Kelly Ripa is right there with her fans during the coronavirus pandemic when it comes to not quite knowing how to feel, and she expressed that uncertainty in an Instagram post on Monday, March 23. The Live With Kelly and Ryan host shared her "It's OK/ It's Not OK list," sharing that she's feeling just the same as many others amid the current situation.
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"It's ok to feel scared and alone and helpless," the list began. "It's ok to feel overwhelmed worrying about money, jobs and the sheer number of cases. It's ok to think you're developing symptoms every time you read a new news article. It's ok to not know what to say to your kids when they ask why."
"It's ok to not understand the math that your kids are doing in school. It's ok to feel frustrated that you can't hug your parents or convince them to stay inside," Ripa continued. "It's ok to cook the same thing over and over then reheat the leftovers. It's ok to work from home in your pajamas. It's ok to watch mindless TV. It's even ok to make TikTok videos with your kids."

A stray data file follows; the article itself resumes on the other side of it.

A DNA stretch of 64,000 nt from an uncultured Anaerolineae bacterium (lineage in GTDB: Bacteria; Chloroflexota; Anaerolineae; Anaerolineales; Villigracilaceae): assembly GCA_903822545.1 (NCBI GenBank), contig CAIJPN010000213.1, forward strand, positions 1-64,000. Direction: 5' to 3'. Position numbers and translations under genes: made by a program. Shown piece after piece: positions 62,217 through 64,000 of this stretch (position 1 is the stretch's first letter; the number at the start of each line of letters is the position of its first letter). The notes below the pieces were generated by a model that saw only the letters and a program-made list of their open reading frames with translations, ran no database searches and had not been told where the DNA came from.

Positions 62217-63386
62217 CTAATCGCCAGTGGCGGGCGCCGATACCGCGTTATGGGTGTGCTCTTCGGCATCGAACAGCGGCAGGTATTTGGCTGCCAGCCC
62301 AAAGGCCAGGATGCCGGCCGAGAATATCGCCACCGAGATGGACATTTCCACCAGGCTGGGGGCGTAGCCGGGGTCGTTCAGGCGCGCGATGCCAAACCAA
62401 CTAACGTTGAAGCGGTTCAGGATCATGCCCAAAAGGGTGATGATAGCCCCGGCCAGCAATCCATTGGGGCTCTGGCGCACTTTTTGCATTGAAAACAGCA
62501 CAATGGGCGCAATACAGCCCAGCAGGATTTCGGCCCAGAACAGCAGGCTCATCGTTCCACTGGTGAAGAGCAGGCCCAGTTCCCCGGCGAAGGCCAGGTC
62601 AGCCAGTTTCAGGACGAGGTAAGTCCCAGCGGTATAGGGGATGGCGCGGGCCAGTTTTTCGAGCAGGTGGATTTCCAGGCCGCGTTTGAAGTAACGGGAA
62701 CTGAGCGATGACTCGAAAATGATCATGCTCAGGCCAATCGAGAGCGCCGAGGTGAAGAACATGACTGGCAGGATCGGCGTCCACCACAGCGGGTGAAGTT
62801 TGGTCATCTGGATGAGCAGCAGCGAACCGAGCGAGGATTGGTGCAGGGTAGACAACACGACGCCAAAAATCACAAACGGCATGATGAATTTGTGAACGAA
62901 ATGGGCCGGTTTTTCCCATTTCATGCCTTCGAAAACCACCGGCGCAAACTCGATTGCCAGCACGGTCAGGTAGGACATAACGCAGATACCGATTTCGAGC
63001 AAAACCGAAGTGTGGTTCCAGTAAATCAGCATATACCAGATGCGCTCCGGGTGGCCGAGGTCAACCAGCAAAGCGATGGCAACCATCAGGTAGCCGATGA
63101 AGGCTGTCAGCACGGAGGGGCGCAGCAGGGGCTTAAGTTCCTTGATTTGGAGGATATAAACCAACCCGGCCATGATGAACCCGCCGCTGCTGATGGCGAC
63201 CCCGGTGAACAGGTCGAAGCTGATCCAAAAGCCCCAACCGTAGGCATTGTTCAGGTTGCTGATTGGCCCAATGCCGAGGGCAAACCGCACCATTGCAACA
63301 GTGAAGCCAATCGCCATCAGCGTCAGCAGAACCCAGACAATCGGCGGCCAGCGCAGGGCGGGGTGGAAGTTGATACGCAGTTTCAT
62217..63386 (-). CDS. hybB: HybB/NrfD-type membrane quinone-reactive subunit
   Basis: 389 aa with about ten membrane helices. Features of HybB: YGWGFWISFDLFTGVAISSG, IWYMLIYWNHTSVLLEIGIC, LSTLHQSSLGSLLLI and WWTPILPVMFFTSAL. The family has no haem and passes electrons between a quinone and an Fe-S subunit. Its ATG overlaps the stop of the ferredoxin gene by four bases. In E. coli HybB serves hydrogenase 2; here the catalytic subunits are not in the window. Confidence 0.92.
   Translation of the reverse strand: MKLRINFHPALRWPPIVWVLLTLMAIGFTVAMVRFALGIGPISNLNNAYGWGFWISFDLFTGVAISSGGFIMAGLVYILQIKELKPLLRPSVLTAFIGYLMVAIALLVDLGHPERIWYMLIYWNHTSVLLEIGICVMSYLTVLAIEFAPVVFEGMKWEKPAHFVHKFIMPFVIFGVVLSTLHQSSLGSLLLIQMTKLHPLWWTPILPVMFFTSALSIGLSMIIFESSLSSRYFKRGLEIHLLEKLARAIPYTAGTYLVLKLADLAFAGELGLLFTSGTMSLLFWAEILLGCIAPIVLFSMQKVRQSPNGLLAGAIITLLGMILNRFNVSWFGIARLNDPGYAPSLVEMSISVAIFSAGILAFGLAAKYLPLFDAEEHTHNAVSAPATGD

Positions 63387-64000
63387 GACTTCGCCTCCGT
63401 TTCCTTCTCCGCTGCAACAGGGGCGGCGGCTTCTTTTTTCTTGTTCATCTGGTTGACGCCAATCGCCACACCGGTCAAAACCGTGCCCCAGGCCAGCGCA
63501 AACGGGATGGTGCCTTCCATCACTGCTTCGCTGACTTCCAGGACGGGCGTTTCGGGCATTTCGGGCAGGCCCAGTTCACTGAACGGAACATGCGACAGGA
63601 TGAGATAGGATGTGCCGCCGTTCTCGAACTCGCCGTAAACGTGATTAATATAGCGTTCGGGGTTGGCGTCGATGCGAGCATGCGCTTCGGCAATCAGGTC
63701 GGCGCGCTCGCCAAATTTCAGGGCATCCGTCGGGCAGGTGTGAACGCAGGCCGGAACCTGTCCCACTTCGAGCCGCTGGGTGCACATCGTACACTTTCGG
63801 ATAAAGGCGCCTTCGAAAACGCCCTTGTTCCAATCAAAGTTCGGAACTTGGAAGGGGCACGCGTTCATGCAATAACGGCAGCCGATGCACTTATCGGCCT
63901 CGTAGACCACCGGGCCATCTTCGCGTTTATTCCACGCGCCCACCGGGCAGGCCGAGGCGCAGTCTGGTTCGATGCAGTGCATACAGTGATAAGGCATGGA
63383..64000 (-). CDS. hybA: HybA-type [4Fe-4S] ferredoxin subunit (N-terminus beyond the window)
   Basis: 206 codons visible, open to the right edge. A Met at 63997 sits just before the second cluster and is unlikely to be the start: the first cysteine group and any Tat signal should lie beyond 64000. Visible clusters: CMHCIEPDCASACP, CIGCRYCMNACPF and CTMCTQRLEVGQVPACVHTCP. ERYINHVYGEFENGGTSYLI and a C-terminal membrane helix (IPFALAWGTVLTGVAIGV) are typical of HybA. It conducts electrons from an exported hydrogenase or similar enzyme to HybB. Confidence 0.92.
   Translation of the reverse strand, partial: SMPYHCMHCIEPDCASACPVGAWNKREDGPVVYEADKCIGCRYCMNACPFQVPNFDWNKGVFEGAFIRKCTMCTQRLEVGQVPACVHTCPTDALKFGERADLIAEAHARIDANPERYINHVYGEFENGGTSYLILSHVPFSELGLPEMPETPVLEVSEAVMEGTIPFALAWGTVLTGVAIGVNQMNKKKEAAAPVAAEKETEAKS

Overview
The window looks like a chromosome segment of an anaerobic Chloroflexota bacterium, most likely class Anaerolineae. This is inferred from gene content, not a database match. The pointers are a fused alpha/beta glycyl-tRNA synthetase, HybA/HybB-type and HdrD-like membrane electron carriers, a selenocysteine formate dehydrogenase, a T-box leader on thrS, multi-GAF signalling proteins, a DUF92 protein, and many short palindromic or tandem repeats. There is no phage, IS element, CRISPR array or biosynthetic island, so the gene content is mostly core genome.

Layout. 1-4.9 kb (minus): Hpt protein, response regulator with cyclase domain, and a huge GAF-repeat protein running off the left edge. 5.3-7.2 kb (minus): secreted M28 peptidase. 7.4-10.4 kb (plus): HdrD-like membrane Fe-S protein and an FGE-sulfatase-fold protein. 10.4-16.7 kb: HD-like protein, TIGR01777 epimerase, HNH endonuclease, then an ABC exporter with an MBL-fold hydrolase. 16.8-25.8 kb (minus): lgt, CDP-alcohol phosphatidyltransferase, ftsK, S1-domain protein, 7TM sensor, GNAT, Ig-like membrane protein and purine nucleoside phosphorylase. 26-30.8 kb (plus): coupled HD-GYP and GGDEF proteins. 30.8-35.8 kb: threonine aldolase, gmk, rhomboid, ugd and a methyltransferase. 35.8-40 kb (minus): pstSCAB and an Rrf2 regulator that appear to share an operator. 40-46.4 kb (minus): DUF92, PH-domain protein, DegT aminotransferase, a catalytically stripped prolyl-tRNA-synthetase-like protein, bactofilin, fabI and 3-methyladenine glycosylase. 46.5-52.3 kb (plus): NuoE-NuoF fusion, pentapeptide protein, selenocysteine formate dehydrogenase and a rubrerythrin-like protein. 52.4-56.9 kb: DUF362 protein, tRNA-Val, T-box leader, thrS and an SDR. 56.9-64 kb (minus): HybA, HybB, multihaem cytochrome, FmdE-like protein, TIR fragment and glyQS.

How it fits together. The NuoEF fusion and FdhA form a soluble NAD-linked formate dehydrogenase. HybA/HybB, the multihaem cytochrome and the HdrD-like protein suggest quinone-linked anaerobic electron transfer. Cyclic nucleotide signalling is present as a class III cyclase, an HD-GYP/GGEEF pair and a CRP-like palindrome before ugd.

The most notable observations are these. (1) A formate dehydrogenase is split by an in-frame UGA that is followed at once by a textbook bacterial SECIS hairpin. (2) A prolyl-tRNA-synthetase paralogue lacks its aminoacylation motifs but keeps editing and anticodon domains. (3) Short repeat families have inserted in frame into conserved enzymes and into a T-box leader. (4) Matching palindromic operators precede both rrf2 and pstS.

The second page of her post included things that are "not OK" to do.
"It is not ok to congregate in large groups," the message read. "It's not ok to shake hands. It is not ok to hoard toilet paper, food and alcohol. It is not ok to profiteer from hand sanitizer. It is not ok to pretend that you're feeling fine if you aren';t It is not ok to not wash your hands for at least 20 seconds with soap and hot water."
"It is not ok to only think of yourself. It is not ok to judge others ever, but especially now. It is not ok to give up. It is not ok to suffer anxiety attacks in silence," Ripa concluded. "Be good to one another. We'll get through it together."
"Because it struck a chord," the host's caption read. "Here's my It's OK/ It's Not OK list. I'm sure you have your own."0comments
Ripa and husband Mark Consuelos have reportedly donated $1 million to coronavirus relief efforts, a source told PEOPLE. The source said the couple's donation will be allocated in part to the New York Governor's Office for the purchase of ventilators and towards WIN, which runs a number of women's shelters across New York City.
Photo Credit: Getty / Dominik Bindl